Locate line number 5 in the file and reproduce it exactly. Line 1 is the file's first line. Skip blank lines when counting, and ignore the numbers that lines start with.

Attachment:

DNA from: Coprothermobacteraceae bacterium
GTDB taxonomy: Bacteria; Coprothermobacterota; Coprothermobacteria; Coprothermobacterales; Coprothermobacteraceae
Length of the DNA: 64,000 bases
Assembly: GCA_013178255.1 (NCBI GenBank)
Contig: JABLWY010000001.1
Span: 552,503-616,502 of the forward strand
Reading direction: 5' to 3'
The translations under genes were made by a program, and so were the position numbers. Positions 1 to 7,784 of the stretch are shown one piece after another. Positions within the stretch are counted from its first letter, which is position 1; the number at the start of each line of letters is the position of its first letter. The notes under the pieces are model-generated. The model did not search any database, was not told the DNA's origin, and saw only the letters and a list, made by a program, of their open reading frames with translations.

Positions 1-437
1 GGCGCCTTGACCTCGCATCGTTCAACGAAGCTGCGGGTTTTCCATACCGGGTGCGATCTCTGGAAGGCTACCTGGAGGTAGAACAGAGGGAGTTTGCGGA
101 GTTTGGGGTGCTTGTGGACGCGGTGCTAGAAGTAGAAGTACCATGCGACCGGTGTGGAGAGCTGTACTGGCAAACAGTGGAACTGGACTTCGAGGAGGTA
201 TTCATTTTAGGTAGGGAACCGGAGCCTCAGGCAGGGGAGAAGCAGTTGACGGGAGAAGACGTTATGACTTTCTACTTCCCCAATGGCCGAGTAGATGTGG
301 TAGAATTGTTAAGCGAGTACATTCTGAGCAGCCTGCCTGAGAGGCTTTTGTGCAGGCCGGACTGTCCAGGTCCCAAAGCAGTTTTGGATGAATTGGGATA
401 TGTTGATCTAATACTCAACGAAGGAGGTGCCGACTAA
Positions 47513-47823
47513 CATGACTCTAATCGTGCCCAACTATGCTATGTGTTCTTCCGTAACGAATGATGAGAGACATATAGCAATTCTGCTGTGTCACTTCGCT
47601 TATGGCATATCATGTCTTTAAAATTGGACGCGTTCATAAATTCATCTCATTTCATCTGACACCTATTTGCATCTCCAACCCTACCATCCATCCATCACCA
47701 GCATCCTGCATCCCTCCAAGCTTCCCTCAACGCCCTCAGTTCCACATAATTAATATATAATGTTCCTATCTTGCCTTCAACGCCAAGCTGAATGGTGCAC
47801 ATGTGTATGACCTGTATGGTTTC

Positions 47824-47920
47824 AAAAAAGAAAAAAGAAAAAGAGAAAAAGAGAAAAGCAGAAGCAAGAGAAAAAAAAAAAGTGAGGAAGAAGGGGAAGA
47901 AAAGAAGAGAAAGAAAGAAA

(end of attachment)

Contig: JABLWY010000001.1